Charity champions universal eye health
Charity champions universal eye health with new Pacific developments
Eye care charity The Fred Hollows Foundation NZ marks World Sight Day on Thursday, 8 October, celebrating the theme of universal eye health with the launch of two ground-breaking infrastructure developments in Solomon Islands and Fiji. The Regional Eye Centre for Solomon Islands and mobile eye clinic for Fiji will drastically reduce avoidable blindness in the Pacific region by providing greater access to eye care for thousands of needlessly blind and vision impaired people.
World Sight Day is an annual awareness day coordinated by the International Agency for the Prevention of Blindness, of which The Foundation is a member.
Regional Eye Centre, Solomon Islands
The Foundation’s Executive Director Andrew Bell says that the opening of the Regional Eye Centre to the public in Honiara, Solomon Islands last month perfectly encapsulates the spirit of World Sight Day.
“The Regional Eye Centre is providing universal access to eye health as we speak. Its sight-restoring services span the Pacific and its design, and most importantly, its impact, is global,” notes Bell.
“Since the Centre opened, we’ve had a fantastic uptake in Solomon Islanders taking advantage of the free eye care services on offer. We’ve even trained a research fellow and ophthalmologist from The University of Auckland in relevant surgical techniques.”
In addition to its clinical services, the Centre acts as a regional hub where eye care professionals from the Pacific can come to gain specialist expertise. Staff also participate in The Foundation’s Pacific Outreach program with outreach trips to neighbouring countries.
The Centre represents a partnership between the governments of Solomon Islands and New Zealand, with The Foundation. It was designed by award-winning New Zealand architectural firm Bossley Architects and built by New Zealand company Timber Construction Solutions International and local contractors.
Bell adds that the Centre’s sustainable design and construction makes it the most advanced eye care facility in the Pacific.
“This remarkable Centre is self-sufficient, durable, and proof of our commitment to building a better future for our Pacific neighbours. Ninety-four percent of the Centre’s power comes from solar energy, and the building materials are of such high quality that it will last 50 years.”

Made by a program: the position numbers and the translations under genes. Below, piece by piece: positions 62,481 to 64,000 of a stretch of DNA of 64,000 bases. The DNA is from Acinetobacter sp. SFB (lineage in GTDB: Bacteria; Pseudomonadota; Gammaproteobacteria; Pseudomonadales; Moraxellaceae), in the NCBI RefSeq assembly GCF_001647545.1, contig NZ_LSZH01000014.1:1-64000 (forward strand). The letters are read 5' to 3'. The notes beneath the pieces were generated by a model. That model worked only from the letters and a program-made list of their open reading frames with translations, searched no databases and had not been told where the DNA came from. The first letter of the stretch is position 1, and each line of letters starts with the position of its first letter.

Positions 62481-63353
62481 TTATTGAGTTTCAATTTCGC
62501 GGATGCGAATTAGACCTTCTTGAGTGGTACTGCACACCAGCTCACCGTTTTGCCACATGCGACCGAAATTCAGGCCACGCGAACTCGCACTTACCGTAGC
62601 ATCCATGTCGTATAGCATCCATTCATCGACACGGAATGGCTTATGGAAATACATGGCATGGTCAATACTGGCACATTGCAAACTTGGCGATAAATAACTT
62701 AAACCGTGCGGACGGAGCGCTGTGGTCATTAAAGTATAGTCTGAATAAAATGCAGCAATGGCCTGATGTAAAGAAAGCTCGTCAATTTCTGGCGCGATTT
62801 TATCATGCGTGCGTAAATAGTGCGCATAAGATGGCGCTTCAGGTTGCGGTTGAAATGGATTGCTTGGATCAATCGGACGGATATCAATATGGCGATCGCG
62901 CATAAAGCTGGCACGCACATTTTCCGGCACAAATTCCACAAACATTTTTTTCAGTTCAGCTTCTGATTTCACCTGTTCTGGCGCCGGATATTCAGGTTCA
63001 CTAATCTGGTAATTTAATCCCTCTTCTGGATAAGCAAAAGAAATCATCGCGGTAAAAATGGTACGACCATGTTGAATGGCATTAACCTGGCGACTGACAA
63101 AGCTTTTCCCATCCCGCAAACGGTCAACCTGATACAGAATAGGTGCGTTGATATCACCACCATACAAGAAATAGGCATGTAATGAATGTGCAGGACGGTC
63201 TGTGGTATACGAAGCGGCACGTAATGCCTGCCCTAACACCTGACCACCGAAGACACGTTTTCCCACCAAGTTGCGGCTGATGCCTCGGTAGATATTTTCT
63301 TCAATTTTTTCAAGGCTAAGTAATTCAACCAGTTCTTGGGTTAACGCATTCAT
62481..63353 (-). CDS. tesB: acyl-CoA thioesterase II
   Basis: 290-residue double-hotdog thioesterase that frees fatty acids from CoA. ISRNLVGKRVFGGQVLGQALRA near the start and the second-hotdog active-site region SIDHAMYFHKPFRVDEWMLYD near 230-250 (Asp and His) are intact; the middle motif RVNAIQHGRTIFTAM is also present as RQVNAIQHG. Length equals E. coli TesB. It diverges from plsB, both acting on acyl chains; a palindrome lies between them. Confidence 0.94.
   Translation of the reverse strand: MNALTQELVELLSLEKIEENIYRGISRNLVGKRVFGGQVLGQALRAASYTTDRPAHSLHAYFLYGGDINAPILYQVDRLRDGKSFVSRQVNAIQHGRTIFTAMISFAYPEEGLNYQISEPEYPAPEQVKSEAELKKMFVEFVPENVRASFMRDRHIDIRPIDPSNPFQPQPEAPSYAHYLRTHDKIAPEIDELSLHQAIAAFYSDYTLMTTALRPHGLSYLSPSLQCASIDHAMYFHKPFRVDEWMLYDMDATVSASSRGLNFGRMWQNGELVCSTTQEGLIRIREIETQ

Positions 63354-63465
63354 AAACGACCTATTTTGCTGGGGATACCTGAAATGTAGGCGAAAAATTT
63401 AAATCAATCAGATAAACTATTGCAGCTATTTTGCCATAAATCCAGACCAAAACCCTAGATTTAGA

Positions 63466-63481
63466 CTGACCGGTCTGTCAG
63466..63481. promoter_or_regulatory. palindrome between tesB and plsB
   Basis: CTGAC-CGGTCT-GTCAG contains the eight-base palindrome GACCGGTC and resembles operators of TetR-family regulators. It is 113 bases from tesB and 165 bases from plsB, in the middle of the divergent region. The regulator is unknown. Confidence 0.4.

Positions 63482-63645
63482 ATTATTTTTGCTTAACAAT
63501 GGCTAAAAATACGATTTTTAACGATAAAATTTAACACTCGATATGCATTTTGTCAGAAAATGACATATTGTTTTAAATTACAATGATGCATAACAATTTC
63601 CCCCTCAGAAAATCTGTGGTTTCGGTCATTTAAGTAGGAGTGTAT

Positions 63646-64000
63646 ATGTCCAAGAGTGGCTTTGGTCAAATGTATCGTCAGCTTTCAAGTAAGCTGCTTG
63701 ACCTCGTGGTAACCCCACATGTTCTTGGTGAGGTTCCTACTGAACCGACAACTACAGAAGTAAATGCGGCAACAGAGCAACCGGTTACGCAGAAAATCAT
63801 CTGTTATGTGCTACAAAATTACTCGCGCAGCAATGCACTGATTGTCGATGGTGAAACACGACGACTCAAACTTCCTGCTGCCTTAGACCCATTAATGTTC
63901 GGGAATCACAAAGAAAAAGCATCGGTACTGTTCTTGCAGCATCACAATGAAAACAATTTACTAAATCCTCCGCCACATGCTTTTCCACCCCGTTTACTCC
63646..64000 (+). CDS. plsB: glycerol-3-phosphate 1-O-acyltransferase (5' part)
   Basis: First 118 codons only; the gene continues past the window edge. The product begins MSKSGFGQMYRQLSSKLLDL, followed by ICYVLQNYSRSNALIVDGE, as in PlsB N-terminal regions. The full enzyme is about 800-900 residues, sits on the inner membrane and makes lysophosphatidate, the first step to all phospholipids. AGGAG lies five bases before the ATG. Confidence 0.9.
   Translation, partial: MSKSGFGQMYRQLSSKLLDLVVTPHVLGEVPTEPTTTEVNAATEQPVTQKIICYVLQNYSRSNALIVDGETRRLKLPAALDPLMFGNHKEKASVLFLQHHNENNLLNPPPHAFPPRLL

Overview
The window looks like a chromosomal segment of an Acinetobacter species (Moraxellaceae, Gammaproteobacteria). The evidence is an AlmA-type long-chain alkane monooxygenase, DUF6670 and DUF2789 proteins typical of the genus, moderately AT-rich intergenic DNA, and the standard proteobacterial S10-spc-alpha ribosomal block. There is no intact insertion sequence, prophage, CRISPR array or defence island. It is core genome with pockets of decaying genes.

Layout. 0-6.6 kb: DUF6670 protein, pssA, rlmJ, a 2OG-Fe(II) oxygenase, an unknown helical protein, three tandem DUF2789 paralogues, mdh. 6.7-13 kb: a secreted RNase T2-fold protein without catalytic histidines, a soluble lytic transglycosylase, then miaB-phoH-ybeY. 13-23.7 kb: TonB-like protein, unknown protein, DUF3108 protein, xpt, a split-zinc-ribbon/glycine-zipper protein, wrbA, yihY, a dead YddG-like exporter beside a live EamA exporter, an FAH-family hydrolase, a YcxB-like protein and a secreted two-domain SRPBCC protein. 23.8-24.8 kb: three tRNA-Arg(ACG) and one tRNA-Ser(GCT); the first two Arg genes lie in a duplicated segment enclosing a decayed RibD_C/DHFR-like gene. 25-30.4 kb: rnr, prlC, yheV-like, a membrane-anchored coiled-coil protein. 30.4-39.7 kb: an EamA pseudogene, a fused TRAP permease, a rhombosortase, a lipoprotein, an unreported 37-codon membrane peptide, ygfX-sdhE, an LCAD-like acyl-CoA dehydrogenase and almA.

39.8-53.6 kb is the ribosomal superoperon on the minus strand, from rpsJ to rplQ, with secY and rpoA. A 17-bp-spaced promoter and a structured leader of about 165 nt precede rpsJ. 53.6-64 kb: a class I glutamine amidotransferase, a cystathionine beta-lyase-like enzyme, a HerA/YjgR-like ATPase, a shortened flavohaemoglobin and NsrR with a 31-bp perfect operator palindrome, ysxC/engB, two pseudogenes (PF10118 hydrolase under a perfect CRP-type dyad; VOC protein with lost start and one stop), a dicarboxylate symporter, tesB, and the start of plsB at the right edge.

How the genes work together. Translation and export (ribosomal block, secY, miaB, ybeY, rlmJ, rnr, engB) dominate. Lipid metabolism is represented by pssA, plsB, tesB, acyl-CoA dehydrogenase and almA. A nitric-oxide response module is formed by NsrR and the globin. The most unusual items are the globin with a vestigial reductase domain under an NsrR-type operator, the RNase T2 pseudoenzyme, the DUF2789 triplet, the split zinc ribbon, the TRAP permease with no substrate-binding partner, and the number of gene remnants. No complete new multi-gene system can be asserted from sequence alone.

The New Zealand Government invested over $4million in the facility, with additional funding from the World Diabetes Foundation, the Queen Elizabeth Diamond Jubilee Trust and The Foundation’s donors.
Mobile eye clinic, Fiji
While the finishing touches on the Regional Eye Centre were put in place, the Foundation’s mobile eye clinic - the first of its kind in the Pacific - hit the road in Fiji.
“Since May, we’ve been trialling a process where the clinic is rotated across three locations on Viti Levu – Fiji’s largest and most populated island,” says Bell.
“This is the first time anyone has attempted mobile eye care in a Pacific environment and it’s been an interesting challenge for the team. What’s surprised us is how many patients are coming in who simply need a pair of eye glasses. These people have been struggling for years with a problem which can be solved using a straightforward eye test – it’s incredible.”
Bell emphasises that globally, four out of five people who are blind don’t need to be: their condition is preventable or treatable.
“The clinic’s latest findings support our strategy of taking eye care services in to rural settings. We know that there are people in remote communities who desperately need eye care, so we’re taking it to them. This is universal eye health in action.”
Designed and built in Hamilton by transport engineers Action Manufacturing, the clinic is a state-of-the-art 11.5 metre medical facility. It allows for thousands of free eye examinations, surgeries and treatments to be performed each year in addition to the existing services available through The Foundation’s permanent Suva-based Pacific Eye Institute.
Construction and furnishing of the clinic with equipment totalled approximately NZD$750,000, funded by a range of New Zealand donors.